READ: Should U18s use campus boards?

Given the significant increase in children being introduced to the sport at indoor walls, she emphasised the need for coaches and parents to monitor their activity closely and respond to the need to identify pain early to avoid long term consequences, such as the ever present issue of growth plate fractures, more information can be found on this in this article.

READ: Growth Plate Stress Fractures in Teenage Climbers

Her parting message was: “Remember that teenagers are not mini-adults, no matter how hard they climb!”

Eating and nutrition for climbing

Nutrition for climbing is equally important both to the recreational climber and elite Olympic athletes. Rebecca Dent gave a very interesting, in depth talk on the benefits of proper nutrition and warned of the increase in restrictive eating disorders, and how many climbers will find themselves in relative energy deficiency (RED), defined as a mismatch between an athlete’s energy intake and the energy needed for exercise. Her talk was supported later on in the day, by Dr. Isabelle Schoffl’s talk on anorexia athletica. This condition is often associated with top performing athlete’s in different disciplines, but most commonly seen in gravity defying sports such as climbing, where an athlete feels they have to be lighter to climb better. Success in performance can encourage the athlete to fluctuate weight unhealthily, and both Rebecca and Isabelle emphasised the importance of monitoring athletes and discouraging this practice. For more on this topic, read this UKC article discussing the struggles of young females and body weight issues.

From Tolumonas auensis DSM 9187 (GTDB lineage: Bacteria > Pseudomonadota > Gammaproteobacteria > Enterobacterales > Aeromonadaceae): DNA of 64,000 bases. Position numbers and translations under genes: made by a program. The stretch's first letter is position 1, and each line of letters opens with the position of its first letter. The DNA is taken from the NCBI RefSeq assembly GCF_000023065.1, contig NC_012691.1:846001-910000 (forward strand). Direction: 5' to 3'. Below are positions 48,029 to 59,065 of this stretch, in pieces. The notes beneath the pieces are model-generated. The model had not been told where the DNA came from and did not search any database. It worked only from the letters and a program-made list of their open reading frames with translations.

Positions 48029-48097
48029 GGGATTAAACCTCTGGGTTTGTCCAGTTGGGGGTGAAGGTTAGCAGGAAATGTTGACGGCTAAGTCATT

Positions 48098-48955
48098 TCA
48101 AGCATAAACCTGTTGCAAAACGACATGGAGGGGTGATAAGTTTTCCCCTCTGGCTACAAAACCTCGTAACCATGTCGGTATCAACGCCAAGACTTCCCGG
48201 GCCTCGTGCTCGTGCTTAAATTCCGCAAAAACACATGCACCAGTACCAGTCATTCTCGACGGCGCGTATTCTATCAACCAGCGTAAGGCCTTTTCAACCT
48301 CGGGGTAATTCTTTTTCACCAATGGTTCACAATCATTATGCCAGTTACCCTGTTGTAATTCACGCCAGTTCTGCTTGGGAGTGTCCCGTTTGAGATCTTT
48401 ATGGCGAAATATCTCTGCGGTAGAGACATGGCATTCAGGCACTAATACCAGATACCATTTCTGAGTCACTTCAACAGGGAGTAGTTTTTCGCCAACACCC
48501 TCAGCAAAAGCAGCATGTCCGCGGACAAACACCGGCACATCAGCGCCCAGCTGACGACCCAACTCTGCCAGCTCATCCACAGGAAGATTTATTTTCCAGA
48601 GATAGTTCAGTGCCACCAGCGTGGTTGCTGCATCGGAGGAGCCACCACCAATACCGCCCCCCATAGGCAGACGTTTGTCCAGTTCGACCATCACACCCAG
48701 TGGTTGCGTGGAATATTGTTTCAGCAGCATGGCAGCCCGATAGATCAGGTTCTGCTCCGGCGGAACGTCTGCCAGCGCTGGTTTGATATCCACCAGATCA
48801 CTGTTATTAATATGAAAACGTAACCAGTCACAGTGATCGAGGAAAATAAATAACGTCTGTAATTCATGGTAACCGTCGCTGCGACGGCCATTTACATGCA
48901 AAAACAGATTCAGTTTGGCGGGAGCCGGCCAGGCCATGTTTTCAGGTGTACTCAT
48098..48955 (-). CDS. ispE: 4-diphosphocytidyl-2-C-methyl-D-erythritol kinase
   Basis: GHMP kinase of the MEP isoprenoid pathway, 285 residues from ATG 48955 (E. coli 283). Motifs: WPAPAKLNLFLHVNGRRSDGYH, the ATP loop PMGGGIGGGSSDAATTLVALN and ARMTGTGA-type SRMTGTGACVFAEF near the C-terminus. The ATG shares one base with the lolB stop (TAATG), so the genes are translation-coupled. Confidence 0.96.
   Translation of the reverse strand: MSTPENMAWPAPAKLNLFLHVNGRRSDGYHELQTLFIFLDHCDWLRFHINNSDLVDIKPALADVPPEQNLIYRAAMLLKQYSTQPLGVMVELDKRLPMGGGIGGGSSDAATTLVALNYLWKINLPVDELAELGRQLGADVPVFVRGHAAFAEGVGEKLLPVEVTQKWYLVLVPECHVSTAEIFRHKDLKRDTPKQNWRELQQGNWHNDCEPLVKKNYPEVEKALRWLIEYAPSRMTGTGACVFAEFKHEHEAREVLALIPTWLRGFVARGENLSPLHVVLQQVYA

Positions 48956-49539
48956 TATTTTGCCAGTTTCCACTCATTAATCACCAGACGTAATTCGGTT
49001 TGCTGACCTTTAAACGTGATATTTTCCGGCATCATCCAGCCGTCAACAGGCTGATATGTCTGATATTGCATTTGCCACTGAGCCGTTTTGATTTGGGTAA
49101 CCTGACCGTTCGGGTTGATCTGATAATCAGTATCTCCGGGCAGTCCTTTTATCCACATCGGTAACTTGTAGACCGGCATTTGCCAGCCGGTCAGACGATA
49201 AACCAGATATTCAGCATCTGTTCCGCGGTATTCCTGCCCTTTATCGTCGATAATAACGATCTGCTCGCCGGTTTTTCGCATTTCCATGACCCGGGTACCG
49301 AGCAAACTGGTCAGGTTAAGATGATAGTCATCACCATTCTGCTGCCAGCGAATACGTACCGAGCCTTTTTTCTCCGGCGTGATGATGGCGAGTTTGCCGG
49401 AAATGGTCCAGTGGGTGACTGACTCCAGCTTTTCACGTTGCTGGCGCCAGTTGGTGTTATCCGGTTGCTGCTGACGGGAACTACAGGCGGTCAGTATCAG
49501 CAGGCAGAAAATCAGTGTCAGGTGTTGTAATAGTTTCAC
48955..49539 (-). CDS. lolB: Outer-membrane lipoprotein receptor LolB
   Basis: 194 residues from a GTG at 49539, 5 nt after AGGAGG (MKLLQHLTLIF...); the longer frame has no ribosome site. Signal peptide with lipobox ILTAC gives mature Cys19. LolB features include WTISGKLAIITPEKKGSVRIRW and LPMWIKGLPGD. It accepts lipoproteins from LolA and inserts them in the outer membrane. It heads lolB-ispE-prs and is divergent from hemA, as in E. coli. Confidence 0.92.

An important message from Rebecca Dent's presentation.

Legs and hips

Also of great interest were the talks given separately by Uzo Ehiogu and Dr Christoph Lutter on injuries to the lower extremities, including the hips. Uzo Ehiogu, is physiotherapist and clinical director of a specialist clinic for climbers, he highlighted the importance of training the lower body, which is often ignored and forgotten in climbing training programmes. However, weight training in the form of squats can significantly reduce the risk of injury to the hips. Dr Christoph Lutter, is an orthopaedic surgeon and works closely with Dr Volker Schoffl, although he specialises in climbing related injuries to the upper extremities, he also explained about the increased use of the lower limb in modern climbing techniques, such as heel hooks, drop knees and big rock-overs, all of which place great stress on the musculoskeletal system.